The large crowd for a four-day event is just part of the equation for Las Vegas. Hotel rooms around town are close to capacity for the entire week. Not coincidentally, this week typically has close to the highest hotel room rates each year.

Las Vegas is more than just gaming

There are casinos all over the US that offer the ability to gamble. Las Vegas is different, as the properties offer much more than a room to play slots or table games. Former MGM Resorts International CEO Jim Murren might have said it best with a simple statement:

“Without live entertainment, without conventions, Las Vegas is just another hotel town.”

In 2019, Vegas Strip casinos made approximately two-thirds of their revenue from nongaming parts of the casino. Neary 65% of revenue for Vegas Strip casinos came from hotel rooms, food, beverage, etc. In other words, only about 35% of revenue on the Strip came from gambling. This ain’t yo grandpa’s Las Vegas.

The revenue split isn’t quite as drastic when you leave the Strip. Downtown Las Vegas and casinos throughout Nevada see closer to 50% of their revenue from gaming. The reason for this is twofold.

First, these casinos have different customers than international tourists and business travelers on the Vegas Strip. Second, casinos away from the Strip don’t offer the same lavish amenities, including bars and restaurants. The local bar and restaurant can’t quite charge the same as a tourist trap.

Post-COVID-19 recovery and looking forward

Regional visitors continue to return to Las Vegas. The drive from California and Arizona is still comfortable for those looking for a change of scenery. According to the LVCVA, 10% more people drove to Las Vegas in September than the previous month. Similarly, more people drove to Las Vegas in September than in July.

However, it will take some time for visitors to fly to Las Vegas again. Even if a vaccine is the cure-all many expect, it will take some time to get it out. According to the Centers for Disease Control (CDC), it will take months for a vaccine to reach the general population in the US and around the world. The CDC says adults should be able to receive a vaccine in late 2021.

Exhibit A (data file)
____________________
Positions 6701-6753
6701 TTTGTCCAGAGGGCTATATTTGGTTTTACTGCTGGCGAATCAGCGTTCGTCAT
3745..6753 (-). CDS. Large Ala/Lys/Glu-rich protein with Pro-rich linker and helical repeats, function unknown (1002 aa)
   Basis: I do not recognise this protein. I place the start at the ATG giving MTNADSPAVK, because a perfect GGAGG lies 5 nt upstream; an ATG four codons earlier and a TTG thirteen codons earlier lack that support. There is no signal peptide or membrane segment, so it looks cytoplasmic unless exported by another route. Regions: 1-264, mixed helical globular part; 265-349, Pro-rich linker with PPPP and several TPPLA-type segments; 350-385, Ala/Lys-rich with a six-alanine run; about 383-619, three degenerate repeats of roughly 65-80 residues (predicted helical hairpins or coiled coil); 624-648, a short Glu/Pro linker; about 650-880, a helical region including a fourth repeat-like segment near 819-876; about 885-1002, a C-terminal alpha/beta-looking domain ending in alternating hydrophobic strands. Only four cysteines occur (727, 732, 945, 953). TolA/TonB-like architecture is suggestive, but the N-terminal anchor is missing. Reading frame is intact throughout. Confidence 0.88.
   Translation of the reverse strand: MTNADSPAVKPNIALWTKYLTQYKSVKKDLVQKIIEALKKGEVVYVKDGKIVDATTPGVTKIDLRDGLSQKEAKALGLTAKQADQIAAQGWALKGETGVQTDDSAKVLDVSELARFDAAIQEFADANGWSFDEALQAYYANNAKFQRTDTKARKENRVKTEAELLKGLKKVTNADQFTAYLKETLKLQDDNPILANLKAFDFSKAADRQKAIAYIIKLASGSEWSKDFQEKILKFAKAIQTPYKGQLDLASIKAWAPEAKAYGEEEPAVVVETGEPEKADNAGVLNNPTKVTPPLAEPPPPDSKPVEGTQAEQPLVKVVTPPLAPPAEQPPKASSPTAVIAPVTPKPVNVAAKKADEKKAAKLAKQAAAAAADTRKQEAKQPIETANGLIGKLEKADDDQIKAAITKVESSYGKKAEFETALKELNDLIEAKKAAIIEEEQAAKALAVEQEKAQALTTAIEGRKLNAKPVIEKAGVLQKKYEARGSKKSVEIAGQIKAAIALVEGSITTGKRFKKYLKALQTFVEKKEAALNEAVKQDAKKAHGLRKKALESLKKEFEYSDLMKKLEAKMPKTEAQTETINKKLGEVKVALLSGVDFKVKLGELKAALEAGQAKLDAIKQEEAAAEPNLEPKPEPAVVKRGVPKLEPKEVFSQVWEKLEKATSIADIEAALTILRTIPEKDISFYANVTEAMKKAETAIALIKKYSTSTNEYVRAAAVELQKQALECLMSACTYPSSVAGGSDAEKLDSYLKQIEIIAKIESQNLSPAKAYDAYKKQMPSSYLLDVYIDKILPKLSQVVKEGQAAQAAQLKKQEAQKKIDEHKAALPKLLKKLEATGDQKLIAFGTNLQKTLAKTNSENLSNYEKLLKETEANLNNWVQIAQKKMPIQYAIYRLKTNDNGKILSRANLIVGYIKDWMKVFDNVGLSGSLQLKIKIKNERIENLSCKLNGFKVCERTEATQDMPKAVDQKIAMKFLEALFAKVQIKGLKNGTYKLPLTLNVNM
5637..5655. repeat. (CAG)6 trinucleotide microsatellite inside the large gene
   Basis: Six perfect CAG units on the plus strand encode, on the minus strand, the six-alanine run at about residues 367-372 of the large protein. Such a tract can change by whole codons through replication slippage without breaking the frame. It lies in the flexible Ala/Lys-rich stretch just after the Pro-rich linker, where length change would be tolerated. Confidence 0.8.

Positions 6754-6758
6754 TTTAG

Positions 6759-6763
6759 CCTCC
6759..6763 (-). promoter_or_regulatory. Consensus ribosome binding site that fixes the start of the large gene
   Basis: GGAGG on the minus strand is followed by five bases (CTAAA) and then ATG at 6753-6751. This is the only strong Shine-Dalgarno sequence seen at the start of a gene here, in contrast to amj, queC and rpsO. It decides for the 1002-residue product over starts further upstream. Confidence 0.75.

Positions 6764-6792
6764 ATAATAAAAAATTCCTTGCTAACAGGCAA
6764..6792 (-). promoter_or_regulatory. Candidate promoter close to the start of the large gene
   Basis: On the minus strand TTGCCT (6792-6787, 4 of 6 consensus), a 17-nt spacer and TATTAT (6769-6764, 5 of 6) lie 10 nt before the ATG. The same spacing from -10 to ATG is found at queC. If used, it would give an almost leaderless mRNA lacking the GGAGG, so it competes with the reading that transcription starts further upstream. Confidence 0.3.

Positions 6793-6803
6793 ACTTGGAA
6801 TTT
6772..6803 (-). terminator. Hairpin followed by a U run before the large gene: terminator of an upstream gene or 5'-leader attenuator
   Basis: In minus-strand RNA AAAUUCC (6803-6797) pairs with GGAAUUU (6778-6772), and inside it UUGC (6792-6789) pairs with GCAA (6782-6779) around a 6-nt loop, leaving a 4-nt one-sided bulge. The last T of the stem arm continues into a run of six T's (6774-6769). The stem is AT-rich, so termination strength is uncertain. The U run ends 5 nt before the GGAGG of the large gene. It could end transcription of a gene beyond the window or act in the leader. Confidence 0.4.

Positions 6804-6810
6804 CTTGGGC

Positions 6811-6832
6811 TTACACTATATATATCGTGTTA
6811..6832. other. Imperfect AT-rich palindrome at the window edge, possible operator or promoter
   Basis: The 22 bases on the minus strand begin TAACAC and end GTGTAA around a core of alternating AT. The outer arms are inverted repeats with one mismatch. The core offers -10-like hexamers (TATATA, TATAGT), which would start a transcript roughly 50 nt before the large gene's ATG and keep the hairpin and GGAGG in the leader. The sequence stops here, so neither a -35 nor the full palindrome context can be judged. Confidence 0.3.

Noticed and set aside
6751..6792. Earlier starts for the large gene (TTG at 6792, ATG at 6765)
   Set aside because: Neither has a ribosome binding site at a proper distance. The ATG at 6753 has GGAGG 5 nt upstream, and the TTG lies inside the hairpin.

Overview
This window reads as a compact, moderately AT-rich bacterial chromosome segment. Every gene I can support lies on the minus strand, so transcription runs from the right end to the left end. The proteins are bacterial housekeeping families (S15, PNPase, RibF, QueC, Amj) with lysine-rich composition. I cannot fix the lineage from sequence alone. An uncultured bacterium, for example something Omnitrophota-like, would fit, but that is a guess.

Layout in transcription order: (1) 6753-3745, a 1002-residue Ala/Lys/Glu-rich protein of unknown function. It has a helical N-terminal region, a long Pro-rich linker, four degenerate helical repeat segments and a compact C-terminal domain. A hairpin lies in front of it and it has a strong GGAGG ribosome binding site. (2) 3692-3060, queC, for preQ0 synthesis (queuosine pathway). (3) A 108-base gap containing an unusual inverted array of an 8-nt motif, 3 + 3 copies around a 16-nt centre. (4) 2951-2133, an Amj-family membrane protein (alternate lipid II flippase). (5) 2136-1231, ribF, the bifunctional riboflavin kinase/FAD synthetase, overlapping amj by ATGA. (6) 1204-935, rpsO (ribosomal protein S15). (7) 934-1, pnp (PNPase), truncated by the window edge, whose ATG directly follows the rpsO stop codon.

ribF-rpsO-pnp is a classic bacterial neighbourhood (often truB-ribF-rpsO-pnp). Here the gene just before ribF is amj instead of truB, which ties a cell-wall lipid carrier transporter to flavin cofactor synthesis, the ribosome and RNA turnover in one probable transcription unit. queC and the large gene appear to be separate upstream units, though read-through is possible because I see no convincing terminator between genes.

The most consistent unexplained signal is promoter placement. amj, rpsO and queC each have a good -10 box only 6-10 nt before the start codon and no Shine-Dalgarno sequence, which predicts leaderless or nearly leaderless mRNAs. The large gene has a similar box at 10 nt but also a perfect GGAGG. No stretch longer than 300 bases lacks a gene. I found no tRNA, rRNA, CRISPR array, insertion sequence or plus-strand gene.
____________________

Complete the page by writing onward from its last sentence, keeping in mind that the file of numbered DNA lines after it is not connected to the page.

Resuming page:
Even if things go smoothly, it will take time for the vaccine to reach every adult all over the world. And vaccine recipients will still have to return to traveling the way they used to. There’s no guarantee that will happen.

In the meantime, casinos in Las Vegas (and the rest of the country) are already changing. Visiting Vegas won’t be the same today and a year or two from now.

Coronavirus is pushing casinos to expedite some efforts to cut expenses and move up targets to launch new automation and digital efforts.

For example, in an effort to reduce contact and close communication with others, many properties have sped up contactless and mobile efforts. Guests are encouraged to check into the hotels via mobile devices or kiosks. Digital keys on mobile phones mean guests don’t even need a physical key.

Gaming will also be different. Vegas Strip casinos are offering more electronic gaming options. There are more gaming units for real money blackjack, craps, baccarat, roulette, etc. These gaming units are easier to clean than traditional table games. Additionally, no dealer means fewer possible germs in the air.

Casino operators are also streamlining expenses. The buffets that became synonymous with Las Vegas may not return. These eateries aren’t very profitable, and casinos can’t bring back venues that aren’t generating positive cash flow.

Similarly, casinos have laid off many employees due to coronavirus. Many may never return as casinos learn to operate on a smaller staff. All of this will make the future different in Vegas.

Las Vegas casinos are already changing. This transformation will continue as Sin City tries to reinvent itself once again.

Marc Meltzer Avatar
Written by

Marc grew up on the mean streets of the South Bronx. He's the rare combination of Yankees and Jets fan which explains his often contrarian point of view. Marc is a freelance writer and social media consultant. Writing about steak, booze, gambling and Las Vegas is a tough job but somebody has to do it.

View all posts by Marc Meltzer

Marc grew up on the mean streets of the South Bronx. He's the rare combination of Yankees and Jets fan which explains his often contrarian point of view. Marc is a freelance writer and social media consultant. Writing about steak, booze, gambling and Las Vegas is a tough job but somebody has to do it.